Oil and gas production: These changes are unlikely to have an outsized effect, but could influence drilling and production decisions a little. Easing regulations matters much less than fundamentals. While lots of Washington is paying attention today, a date that matters way more is May 25, when OPEC meets to decide whether to extend production cuts that have helped prices rebound from the dumps of 2015 and 2016 and helped put the U.S. oil boom back in motion.
Infrastructure.: This matters. Industry is more bullish here about a meaningful change from the Obama era — especially if the early moves on Keystone and Dakota Access are replicated more broadly. “Of all those things, the one that might matter the most, just because it might pull (oil) production forward a little quicker, is the whole permitting issue around infrastructure,” veteran oil analyst Bobby Tudor said on a podcast released Monday from the Columbia University Center on Global Energy Policy.
Coal: Coal stocks could get a bump from the order, just like they did when Trump won in November. Trump may slightly alter the rate and trajectory of the industry’s long-term projected decline in the U.S., where mining and power generation faces headwinds from inexpensive natural gas, earlier air pollution rules, renewables and other factors. But he probably can’t really turn things around. Let’s turn it over to the consulting firm ClearView Energy Partners: “[W]e see few policy levers available to either Congress or the Trump Administration sufficient to offset organic, power-sector coal displacement by modestly priced natural gas,” they said in a recent research note.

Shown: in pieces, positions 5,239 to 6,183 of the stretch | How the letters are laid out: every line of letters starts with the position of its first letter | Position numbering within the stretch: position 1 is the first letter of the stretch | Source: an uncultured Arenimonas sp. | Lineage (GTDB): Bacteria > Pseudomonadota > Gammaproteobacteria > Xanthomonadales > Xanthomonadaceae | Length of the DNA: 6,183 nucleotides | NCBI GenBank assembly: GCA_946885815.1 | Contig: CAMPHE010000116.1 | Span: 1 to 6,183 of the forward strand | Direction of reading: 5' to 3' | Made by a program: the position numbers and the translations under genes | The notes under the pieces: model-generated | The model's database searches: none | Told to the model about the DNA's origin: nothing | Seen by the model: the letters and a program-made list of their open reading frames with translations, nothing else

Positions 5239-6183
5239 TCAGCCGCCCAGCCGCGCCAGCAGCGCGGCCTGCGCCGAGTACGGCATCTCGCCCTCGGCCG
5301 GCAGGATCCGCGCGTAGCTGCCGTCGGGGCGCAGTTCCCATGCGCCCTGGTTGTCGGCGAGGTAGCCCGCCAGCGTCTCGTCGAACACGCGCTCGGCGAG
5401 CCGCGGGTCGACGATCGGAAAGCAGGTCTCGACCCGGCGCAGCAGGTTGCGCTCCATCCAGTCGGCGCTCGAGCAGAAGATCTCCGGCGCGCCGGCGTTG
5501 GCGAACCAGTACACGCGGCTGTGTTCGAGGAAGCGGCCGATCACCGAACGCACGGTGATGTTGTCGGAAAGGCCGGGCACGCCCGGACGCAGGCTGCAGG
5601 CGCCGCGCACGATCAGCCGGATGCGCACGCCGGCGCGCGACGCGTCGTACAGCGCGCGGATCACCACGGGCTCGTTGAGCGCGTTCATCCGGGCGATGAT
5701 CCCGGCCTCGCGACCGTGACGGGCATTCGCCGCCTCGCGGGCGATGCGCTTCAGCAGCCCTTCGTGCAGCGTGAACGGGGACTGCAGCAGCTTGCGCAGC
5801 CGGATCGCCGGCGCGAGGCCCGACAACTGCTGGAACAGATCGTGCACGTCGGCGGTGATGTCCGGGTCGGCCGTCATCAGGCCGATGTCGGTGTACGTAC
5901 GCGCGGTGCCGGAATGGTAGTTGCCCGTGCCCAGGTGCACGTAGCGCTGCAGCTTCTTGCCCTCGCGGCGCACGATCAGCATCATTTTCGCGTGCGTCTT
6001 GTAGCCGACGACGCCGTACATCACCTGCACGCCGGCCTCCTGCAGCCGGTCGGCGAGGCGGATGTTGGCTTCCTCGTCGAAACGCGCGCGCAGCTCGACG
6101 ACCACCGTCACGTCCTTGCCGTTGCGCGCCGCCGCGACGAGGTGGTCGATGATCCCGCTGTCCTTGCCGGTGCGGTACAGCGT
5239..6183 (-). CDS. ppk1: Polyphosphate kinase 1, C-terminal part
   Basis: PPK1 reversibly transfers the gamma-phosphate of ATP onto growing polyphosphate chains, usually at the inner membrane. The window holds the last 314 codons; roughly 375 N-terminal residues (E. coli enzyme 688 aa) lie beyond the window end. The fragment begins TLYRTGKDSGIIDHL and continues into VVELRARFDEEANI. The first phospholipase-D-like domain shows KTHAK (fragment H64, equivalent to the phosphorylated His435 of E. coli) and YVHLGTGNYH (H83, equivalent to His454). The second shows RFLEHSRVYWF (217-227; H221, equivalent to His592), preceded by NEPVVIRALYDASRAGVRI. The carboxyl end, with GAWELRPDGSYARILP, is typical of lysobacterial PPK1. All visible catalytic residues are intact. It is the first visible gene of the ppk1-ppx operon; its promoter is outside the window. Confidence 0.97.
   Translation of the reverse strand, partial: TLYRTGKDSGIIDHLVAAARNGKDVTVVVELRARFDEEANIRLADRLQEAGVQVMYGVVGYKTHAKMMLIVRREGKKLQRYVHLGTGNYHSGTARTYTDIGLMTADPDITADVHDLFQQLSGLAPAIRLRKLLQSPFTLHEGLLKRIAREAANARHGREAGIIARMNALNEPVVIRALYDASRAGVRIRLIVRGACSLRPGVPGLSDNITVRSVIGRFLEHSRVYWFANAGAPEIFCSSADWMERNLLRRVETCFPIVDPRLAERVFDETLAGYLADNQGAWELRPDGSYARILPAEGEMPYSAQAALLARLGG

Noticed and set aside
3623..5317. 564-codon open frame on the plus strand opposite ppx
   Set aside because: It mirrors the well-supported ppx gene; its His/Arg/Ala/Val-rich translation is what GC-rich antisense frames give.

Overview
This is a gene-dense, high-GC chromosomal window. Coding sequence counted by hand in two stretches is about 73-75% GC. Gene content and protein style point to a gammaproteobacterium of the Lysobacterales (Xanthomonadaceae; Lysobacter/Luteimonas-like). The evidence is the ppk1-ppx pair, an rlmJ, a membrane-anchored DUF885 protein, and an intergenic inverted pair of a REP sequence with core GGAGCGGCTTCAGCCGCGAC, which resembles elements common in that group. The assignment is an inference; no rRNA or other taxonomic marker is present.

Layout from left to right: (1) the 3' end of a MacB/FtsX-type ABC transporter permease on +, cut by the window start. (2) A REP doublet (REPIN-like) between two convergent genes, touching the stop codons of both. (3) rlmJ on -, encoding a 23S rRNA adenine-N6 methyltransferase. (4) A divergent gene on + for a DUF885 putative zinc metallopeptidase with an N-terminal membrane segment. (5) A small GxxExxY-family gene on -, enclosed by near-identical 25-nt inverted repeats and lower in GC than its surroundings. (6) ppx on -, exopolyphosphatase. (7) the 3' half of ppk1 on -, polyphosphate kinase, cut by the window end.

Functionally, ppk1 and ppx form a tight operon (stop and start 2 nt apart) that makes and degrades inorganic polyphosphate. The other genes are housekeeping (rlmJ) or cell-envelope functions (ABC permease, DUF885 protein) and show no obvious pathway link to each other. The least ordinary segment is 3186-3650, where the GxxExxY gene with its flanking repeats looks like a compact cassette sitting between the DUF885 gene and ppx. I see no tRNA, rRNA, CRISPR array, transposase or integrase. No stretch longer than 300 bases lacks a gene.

Renewables: Killing the Clean Power Plan (which has already been frozen by the Supreme Court) doesn’t help renewables, but probably doesn’t hurt much either, at least not for a while, thanks to other forces like tax credits that were extended for five years in late 2015, state green energy mandates, and falling costs. “We expect there to be a relatively, strong continuing build of renewables over the next several years regardless of what happens with the CPP,” Ethan Zindler, a senior analyst with Bloomberg New Energy Finance, tells Axios.
So what happens next? As Axios points out simply: a whole lot of “bureaucracy and lawsuits.”
- Some of the policies that the order targets, such as the White House guidance on factoring climate change into National Environmental Policy Act reviews, can be largely undone pretty fast.
- But final regulations like the Clean Power Plan will take a long time, perhaps years, to formally unwind under the detailed requirements of administrative procedure. Look for environmental groups to battle the outcome in court.
Meanwhile environmental groups are already out promising long, expensive court battles.
“These actions are an assault on American values and they endanger the health, safety and prosperity of every American,” said billionaire environmental activist Tom Steyer, the head of activist group NextGen Climate.
Green group Earthjustice said it will fight the order both in and out of court. “This order ignores the law and scientific reality,” said the group’s president Trip Van Noppen.
The end of a long journey from 2012 from Trump…
The concept of global warming was created by and for the Chinese in order to make U.S. manufacturing non-competitive.
— Donald J. Trump (@realDonaldTrump) November 6, 2012